By Starla Muhammad,Managing Editor, The Final Call @simplystarla23
CHICAGO—Entrepreneurship is nothing new in the Black community. Black people have historically worked hard to establish, maintain and grow their own businesses to cultivate an economic base in providing goods, products and services to consumers. Despite obstacles including lack of access to capital, resources, connections and at times inconsistent support from the public, the entrepreneurial spirit continues to be alive and well in Black America.
That spirit coupled with the ongoing push by Black business advocates encouraging Black folks and others to patronize and support these businesses, can influence a Black business “boom” and be a catalyst for change and transformation in and for the conditions of Black people through jobs and community development.
“We can never solve our economic problems of the Black community while spending most of our money with the people that live outside of it. We can never control our community as long as others own most of the businesses in it,” said Minister Taharka Shakur during an August press conference in Chicago kicking off National Black Business Month. Local entrepreneurs and activists spoke on the importance of Blacks doing business with and promoting Black businesses not just in August, but all year around.
“Once we have these businesses in our com-munities that will resolve our crime. That will give these youth some identity of what they can do so I encourage you all to encourage others to support this month and be a part of our ongoing agenda of buying Black,” said Revin Fellows, co-founder of National Black Agenda Consortium.
Created in 2004 by John Templeton, a historian and Frederick Jordan, an engineer, National Black Business Month is an opportunity to recognize Black-owned businesses around the country and also a chance for consumers to make a concentrated effort to spend money with these companies.
There are approximately 2.6 million Black-owned businesses in the United States. The number of Black or African American-owned firms grew 34.5 percent between 2007 and 2012— from 1.9 million to 2.6 million in 2012, according to the most recent statistics from the Census Bureau. Black women have been leading this charge of Black entrepreneurship. The number of Black female-owned firms climbed 66.9 percent, from 900,000 in 2007 to 1.5 million in 2012, noted the Census Bureau. Additionally, these 1.5 million Black female-owned businesses accounted for 58.9 percent of the nation’s 2.6 million Black or African American-owned businesses, the bureau reported. Of these 2.6 million in 2012, 109,137 had paid employees.
According to the U.S. Small Business Administration’s Office of Advocacy, annual receipts from Black-owned businesses totaled $150 billion, 2.5 million Black-owned businesses have no paid employees (95.8 percent) and only 109,000 had at least one paid employee. But with a consistent, targeted effort, those numbers and figures can grow.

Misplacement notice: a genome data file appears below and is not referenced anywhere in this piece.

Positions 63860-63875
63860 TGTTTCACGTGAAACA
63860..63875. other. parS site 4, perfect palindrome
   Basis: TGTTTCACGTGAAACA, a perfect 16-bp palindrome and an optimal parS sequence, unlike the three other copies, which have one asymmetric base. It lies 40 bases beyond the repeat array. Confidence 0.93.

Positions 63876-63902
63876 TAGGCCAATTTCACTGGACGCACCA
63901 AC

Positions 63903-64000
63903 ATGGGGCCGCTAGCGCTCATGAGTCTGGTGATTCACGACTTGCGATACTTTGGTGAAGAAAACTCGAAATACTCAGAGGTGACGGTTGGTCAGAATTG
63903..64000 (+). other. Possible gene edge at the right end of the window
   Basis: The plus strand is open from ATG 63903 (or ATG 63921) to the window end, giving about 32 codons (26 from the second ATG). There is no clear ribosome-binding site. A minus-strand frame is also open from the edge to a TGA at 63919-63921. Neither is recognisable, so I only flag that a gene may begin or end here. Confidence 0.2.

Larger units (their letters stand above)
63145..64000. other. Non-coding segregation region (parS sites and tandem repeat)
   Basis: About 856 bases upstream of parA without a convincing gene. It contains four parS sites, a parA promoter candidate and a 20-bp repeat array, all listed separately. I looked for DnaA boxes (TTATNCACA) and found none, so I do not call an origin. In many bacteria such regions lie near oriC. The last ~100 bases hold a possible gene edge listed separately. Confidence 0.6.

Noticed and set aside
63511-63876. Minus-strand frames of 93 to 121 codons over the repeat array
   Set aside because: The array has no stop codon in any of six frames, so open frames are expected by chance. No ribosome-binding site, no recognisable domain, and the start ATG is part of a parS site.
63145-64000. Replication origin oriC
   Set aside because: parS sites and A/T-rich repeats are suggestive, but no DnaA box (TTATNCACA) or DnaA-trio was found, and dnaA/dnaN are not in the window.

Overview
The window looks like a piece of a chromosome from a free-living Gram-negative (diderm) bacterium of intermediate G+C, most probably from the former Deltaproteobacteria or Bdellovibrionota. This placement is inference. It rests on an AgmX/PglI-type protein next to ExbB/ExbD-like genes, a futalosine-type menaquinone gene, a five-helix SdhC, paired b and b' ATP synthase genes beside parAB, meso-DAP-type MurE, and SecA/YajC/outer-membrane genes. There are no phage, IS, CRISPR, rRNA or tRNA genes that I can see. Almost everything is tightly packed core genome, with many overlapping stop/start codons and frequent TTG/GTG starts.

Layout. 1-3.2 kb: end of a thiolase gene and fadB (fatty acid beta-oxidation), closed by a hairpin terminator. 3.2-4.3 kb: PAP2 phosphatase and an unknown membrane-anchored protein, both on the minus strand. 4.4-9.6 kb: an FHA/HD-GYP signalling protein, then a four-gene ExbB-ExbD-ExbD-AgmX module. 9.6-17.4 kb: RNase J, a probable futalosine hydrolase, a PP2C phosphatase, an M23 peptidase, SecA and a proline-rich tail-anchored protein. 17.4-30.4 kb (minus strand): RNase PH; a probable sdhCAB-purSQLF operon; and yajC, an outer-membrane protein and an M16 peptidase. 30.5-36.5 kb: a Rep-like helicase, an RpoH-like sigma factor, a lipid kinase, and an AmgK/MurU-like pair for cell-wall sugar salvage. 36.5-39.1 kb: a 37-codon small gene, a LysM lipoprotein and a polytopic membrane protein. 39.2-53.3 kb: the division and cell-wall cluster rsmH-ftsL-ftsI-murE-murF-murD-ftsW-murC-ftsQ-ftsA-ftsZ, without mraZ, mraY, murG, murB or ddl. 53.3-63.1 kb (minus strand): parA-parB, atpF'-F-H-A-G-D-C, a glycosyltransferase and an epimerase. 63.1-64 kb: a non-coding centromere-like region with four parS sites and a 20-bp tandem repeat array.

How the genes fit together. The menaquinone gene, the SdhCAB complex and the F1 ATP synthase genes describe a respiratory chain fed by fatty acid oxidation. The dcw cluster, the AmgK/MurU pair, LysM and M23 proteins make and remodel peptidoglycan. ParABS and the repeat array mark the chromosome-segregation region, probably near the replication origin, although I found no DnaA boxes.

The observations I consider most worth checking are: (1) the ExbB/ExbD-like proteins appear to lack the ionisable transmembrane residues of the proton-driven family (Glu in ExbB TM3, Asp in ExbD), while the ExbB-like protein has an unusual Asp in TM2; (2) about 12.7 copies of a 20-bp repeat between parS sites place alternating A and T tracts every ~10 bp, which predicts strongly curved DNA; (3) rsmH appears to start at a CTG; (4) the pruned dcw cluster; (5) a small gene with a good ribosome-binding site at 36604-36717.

- Averi Frost is executive director of the Central Ohio African American Chamber of Commerce based in Columbus. There is a lot of hunger and energy around the idea of Black entrepreneurship whether it means ownership or supporting others in business, she explained. “One thing that we’re definitely seeing is that because we know that there’s systematic and historical challenges with access to capital as far as financial institutions to our businesses, it is even more important now of an effort as far as consumers for us to make sure we’re supporting our businesses as does every other community frankly,” said Ms. Frost.
“If we are able to better circulate the dollar within our community it’s going to have a greater impact. Any entrepreneur is most likely to hire somebody and to invest in a community that looks like them or reflects their values,” she added.
The Honorable Marcus Mosiah Garvey through his Universal Negro Improvement Association and the Most Honorable Elijah Muhammad, patriarch of the Nation of Islam, taught economics is a key component of Black survival and prosperity in America. Mr. Muhammad’s “Do For Self” program was transformed into reality with the establishment of successful Black Muslim-owned businesses in the 1960s and 1970s. He taught Black America to “spend your money among yourselves, build an economic system among yourselves and unite to pool your resources.”
The Honorable Minister Louis Farrakhan reintroduced Muhammad’s Economic Blueprint calling on not only Muslims, but all Black wage earners—the poor, the middle class, and the wealthy—to make affordable contributions, on a regular basis, into a single “national treasury.” Some of this money could be used to open new Black businesses or invest in existing ones to make them stronger. The Nation of Islam continues to promote the need for Black-owned businesses and land. If 16 million Black wage-earners contributed a nickel a day, seven days a week that would equal 35 cents per week. In 52 weeks or one year that totals $18.20 which multiplied by 16 million people equals $291.2 million.